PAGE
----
Demian and I both read this and we had a lot of fun! Both of the novels in this two-in-one edition were full of clichés and extremely predictable plot “twists,” but they each also had a few surprises, which was nice — not quite the formulaic romance novels we were expecting! Both of the stories have fairly similar basic plots (people who seem to be dead but are not really dead and instead have been abducted), which is probably why they were packaged together, but they each have their own slightly different twists and turns. Of particular interest, the women characters in these stories are much more active than the men, even the supposed “heroes” (but of course the women still do their fair share of swooning). Queenie also makes use of some unexpected narrative devices, such as nonlinear storytelling (it may not be done particularly well, but it’s still noteworthy in a late-19th-century text).
If you’re into marginalia, you should make sure to look at the page images of this book in our Digital Library as well. This book was part of our original dime novel discovery, so we believe the writing may be that of Dr. Charles Magee, language professor and literary adviser to The Villanovan in the 1920s (we’ll have more about Dr. Magee later). There are many brief (mostly one-word) notes on the plot and literary devices.
Although they may not be paragons of literature, these stories are quite fun and they do offer several surprises. And if you’d like to join our Mrs. Miller fan club, just let us know!
Our latest proofreading project is another dime novel romance: The Shadow of a Sin, by “Bertha M. Clay.”
“Bertha M. Clay” is an interesting figure in the history of 19th century literary piracy. Prior to 1891, there was no American law governing republication of foreign works. As a result, many American publishers reprinted foreign works without obtaining permission or paying authors. While this may have been unethical (and many authors, including famous names like Charles Dickens, objected loudly), it wasn’t technically illegal, and the practice was widespread.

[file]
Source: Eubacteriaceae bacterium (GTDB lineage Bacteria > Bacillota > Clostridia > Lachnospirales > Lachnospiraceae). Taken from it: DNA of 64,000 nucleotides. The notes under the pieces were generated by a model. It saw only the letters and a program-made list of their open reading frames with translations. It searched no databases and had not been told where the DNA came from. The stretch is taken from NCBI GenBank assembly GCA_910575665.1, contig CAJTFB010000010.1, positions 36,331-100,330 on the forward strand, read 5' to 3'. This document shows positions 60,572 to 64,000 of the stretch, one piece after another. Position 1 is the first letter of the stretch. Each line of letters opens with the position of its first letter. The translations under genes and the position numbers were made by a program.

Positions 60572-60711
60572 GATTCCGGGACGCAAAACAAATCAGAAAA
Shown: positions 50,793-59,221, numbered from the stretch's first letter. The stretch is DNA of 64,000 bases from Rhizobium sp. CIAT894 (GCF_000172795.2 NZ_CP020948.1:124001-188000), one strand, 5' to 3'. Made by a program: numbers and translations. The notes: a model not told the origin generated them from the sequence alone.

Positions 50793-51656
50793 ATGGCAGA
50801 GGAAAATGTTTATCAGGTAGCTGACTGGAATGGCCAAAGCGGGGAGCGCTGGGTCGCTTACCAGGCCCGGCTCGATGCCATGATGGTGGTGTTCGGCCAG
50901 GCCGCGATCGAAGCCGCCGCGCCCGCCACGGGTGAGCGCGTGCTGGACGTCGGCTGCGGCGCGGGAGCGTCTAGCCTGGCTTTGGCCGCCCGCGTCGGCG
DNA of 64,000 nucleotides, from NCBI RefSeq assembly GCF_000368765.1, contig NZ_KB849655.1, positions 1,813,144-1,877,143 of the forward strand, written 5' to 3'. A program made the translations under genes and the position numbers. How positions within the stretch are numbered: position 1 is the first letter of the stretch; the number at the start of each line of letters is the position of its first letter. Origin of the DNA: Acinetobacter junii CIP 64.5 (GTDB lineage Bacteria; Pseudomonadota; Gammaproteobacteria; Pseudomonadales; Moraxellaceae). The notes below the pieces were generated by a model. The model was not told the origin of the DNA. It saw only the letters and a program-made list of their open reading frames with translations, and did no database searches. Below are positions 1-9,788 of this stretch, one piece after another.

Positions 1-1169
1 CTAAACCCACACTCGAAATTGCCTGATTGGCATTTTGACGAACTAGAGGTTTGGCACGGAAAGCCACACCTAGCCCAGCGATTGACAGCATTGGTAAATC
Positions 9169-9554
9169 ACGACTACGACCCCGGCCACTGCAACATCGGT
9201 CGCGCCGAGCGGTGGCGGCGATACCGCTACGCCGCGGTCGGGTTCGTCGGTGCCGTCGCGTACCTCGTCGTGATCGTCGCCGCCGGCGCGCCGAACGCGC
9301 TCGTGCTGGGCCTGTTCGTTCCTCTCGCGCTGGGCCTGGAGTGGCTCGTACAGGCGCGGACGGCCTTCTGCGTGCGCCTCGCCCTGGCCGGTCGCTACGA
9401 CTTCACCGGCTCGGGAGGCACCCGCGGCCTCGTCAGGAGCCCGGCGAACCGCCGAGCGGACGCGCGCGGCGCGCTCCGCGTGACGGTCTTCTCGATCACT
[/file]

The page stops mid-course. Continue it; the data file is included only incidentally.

One victim of this piracy was prolific British romance novelist Charlotte M. Brame. Many of her works were reprinted in America by multiple publishers, sometimes under false names. One of the most common Brame aliases was Bertha M. Clay (note the similarity of initials), which was frequently used when Brame novels appeared in dime novel format. In fact, the fictional “Bertha M. Clay” was so successful that, after Brame’s death, American authors began to write additional “Clay” books in imitation of her style.
It probably goes without saying that this situation makes it a bit difficult to figure out the origin of some books from this period. Fortunately, a very detailed Charlotte Brame bibliography is available through Victorian Secrets’ Victorian Fiction Research Guides to help sort out the confusion.
According to the guide, The Shadow of a Sin was first serialized between November, 1874 and January, 1875 in the Family Herald, a British story paper. The edition in our collection is undated, but we know that it was printed in Philadelphia, most likely in the late 19th or early 20th century.
If you would like to help turn this old volume into a modern eBook, you can read about our proofreading project and then visit the project page.
The latest Digital Library offering to enter the distributed proofreaders project is an omnibus volume containing two vintage romance novels: The Bride of the Tomb and Queenie’s Terrible Secret.
The Bride of the Tomb was an early hit from Mrs. Alex. McVeigh Miller, a successful author in her day, and it remains prominent enough to merit scholarly analysis. Queenie’s Terrible Secret is a less well-known novel by the same writer, but it offers the same brand of melodrama, telling (as its subtitle explains) of “A Young Girl’s Strange Fate.”
This particular combined edition is part of Street & Smith’s Eagle series of dime novels; covers of other volumes from the series can be seen in Syracuse University Library’s Street & Smith Cover Art Collection.
If you want to learn more about our proofreading efforts and find out how to help, see Proofreading the Digital Library.